Larson follows both Turner, the captain of the Lusitania, and Schwieger, the admiral of the u-boat, along with a number of the passengers aboard the ship. He acquaints us with them on a very individual level, giving the horror the human face that it deserves. In any tragedy that costs such a death toll, it is the details of the lives that finally break your heart. It is the realization that these people had dreams and wishes, mothers and fathers, daughters and sons, lovers; that they will be missed and mourned each individually, that forces you to see that they are no different than you.

I love history. No one can make up stories any better than the ones that have actually occurred and affected the lives of so many. And, in the end, that is what history is--not the story of lands, or the story of things, but the story of people, individuals, great and small, who have struggled and lived and died and left a moment of significance behind. The loss of the Lusitania was not the loss of a great ship, a mammoth of the sea, it was really the loss of 1000 lives, some never lived, and all cut short by the insanity of a conflict that erupted over imperialism and greed, despite being blamed upon the death of an archduke in Sarajevo.
( )
  phantomswife | Jul 6, 2018 |
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If creating “an experience” is Larson’s primary goal, then “Dead Wake” largely succeeds. There are brisk cameos by Churchill and Woodrow Wilson, desperate flurries of wireless messages and telegrams, quick flashes to London and Berlin. These passages have a crackling, propulsive energy that most other books about the Lusitania — often written for disaster buffs or steampunk aficionados — sorely lack.
added by amarie | editThe New York Times, Hampton Sides (pay site) (Mar 5, 2015)
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The Captains are to remember that, whilst they are expected to use every diligence to secure a speedy voyage, they must run no risk which by any possibility might result in accident to their ships. They will ever bear in mind that the safety of the lives and property entrusted to their care is the ruling principle which should govern them in the navigation of their ships, and no supposed gain in expedition, or saving of time on the voyage, is to be purchased at the risk of accident. -"Rules to Be Observed in the Company's Service," The Cunard Steam-Ship Company Limited, March 1913
The first consideration is the safety of the U-boat. -Adm. Reinhard Scheer, Germany's High Sea Fleet in the World War, 1919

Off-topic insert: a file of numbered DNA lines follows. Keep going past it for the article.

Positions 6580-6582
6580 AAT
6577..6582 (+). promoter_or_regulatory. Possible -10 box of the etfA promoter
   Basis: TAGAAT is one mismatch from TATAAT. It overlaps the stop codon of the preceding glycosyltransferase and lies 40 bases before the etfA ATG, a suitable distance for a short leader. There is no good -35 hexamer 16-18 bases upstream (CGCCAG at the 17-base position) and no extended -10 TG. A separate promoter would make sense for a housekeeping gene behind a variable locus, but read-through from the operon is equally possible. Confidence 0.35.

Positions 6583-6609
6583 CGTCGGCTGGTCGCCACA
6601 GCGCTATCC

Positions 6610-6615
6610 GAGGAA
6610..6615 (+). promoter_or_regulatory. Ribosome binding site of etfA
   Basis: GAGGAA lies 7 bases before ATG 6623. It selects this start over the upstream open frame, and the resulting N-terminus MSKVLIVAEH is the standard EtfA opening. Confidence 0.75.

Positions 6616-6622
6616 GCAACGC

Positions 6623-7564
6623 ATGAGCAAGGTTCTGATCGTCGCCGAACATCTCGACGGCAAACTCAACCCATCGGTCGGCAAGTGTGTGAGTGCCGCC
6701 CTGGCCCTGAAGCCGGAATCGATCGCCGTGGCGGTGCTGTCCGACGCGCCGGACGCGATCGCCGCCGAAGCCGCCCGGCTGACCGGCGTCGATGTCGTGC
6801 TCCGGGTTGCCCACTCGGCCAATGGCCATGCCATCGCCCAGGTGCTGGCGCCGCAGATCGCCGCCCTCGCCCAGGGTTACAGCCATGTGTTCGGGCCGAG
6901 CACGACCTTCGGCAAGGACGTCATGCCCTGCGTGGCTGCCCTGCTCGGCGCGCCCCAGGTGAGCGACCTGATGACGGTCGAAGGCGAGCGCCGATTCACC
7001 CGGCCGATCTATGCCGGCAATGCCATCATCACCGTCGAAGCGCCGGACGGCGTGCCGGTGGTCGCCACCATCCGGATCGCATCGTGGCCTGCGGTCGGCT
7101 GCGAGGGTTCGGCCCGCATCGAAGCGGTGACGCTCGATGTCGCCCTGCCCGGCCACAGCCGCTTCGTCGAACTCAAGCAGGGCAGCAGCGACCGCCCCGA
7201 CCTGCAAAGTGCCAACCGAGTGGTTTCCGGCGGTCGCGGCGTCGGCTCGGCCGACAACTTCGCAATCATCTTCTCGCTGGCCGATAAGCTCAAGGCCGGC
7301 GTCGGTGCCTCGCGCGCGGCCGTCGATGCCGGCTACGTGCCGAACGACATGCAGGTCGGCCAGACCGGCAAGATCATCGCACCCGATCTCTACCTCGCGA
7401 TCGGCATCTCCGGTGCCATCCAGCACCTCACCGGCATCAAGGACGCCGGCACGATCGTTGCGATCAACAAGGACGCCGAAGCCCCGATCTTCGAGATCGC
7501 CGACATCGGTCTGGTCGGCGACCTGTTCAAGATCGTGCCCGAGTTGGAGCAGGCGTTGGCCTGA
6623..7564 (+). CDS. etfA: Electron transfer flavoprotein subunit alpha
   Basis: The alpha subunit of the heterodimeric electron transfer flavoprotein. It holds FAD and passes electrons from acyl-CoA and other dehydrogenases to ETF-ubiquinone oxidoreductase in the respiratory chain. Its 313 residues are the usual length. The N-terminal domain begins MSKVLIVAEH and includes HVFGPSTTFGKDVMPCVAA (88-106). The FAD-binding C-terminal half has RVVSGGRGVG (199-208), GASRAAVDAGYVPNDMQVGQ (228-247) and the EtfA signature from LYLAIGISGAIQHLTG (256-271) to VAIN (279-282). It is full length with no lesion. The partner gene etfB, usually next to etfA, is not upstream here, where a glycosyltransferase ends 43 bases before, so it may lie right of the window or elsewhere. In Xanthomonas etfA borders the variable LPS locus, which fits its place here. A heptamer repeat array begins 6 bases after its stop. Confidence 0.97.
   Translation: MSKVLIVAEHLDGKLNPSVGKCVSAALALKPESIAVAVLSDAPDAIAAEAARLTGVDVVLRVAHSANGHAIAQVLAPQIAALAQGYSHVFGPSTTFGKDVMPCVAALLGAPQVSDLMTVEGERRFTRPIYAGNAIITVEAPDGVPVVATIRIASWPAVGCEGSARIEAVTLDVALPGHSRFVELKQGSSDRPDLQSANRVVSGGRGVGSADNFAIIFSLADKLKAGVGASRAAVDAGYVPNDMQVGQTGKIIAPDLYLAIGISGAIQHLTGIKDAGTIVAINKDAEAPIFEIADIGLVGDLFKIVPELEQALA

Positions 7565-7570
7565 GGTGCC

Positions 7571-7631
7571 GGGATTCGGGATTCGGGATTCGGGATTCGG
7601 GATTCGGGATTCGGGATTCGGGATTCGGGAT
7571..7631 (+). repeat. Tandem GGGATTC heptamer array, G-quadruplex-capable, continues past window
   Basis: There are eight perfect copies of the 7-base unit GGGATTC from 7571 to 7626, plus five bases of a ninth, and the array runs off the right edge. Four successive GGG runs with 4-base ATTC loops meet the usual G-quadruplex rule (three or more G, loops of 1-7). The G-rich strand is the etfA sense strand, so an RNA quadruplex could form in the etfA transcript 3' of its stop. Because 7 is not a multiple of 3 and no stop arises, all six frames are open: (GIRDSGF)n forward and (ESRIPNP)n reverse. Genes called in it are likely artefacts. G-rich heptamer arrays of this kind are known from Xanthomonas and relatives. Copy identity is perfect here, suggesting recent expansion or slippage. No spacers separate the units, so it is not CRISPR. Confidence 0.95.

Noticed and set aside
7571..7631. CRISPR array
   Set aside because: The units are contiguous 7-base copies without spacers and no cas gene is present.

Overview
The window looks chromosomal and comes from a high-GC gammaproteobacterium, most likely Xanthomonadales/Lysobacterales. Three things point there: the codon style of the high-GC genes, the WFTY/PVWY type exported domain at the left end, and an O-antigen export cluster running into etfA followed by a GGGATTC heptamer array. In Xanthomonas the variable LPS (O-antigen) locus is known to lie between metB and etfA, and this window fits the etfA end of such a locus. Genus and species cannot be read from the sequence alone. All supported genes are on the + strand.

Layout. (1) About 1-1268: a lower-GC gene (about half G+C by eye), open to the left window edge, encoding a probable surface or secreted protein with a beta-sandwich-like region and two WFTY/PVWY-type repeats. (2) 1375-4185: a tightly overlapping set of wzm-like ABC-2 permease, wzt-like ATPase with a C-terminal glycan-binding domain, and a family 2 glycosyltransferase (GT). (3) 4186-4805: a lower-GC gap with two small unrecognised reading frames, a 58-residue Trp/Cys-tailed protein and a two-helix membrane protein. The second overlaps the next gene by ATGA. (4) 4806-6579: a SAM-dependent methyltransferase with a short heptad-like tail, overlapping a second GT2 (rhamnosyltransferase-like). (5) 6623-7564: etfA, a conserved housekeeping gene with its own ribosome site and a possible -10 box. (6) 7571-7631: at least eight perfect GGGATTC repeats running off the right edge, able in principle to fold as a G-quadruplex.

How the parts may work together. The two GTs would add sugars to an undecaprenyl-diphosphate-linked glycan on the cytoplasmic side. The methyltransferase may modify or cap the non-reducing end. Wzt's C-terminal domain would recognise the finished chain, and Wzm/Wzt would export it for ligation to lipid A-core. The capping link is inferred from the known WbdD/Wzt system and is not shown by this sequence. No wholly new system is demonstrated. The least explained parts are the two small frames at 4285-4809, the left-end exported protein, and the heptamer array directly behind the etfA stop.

For Chris, Kristen, Lauren, and Erin
(and Molly and Ralphie, absent, but not forgotten)
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On the night of May 6, 1915, as his ship approached the coast of Ireland, Capt. William Thomas Turner left the bridge and made his way to the first-class lounge, where passengers were taking part in a concert and talent show, a customary feature of Cunard crossings.
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Amazon.com Product Description (ISBN 0307408868, Hardcover)

From the #1 New York Times bestselling author and master of narrative nonfiction comes the enthralling story of the sinking of the Lusitania, published to coincide with the 100th anniversary of the disaster
On May 1, 1915, a luxury ocean liner as richly appointed as an English country house sailed out of New York, bound for Liverpool, carrying a record number of children and infants. The passengers were anxious. Germany had declared the seas around Britain to be a war zone, and for months, its U-boats had brought terror to the North Atlantic. But the Lusitania was one of the era's great transatlantic "Greyhounds" and her captain, William Thomas Turner, placed tremendous faith in the gentlemanly strictures of warfare that for a century had kept civilian ships safe from attack. He knew, moreover, that his ship--the fastest then in service--could outrun any threat.

Germany, however, was determined to change the rules of the game, and Walther Schwieger, the captain of Unterseeboot-20, was happy to oblige. Meanwhile, an ultra-secret British intelligence unit tracked Schwieger's U-boat, but told no one. As U-20 and the Lusitania made their way toward Liverpool, an array of forces both grand and achingly small--hubris, a chance fog, a closely guarded secret, and more--all converged to produce one of the great disasters of history.

It is a story that many of us think we know but don't, and Erik Larson tells it thrillingly, switching between hunter and hunted while painting a larger portrait of America at the height of the Progressive Era. Full of glamour, mystery, and real-life suspense, Dead Wake brings to life a cast of evocative characters, from famed Boston bookseller Charles Lauriat to pioneering female architect Theodate Pope Riddle to President Wilson, a man lost to grief, dreading the widening war but also captivated by the prospect of new love. Gripping and important, Dead Wake captures the sheer drama and emotional power of a disaster that helped place America on the road to war.

(retrieved from Amazon Thu, 12 Mar 2015 18:14:20 -0400)

The #1 New York Times best-selling author of In the Garden of Beasts presents a 100th-anniversary chronicle of the sinking of the Lusitania that discusses the factors that led to the tragedy and the contributions of such figures as President Wilson, bookseller Charles Lauriat and architect Theodate Pope Riddle.… (more)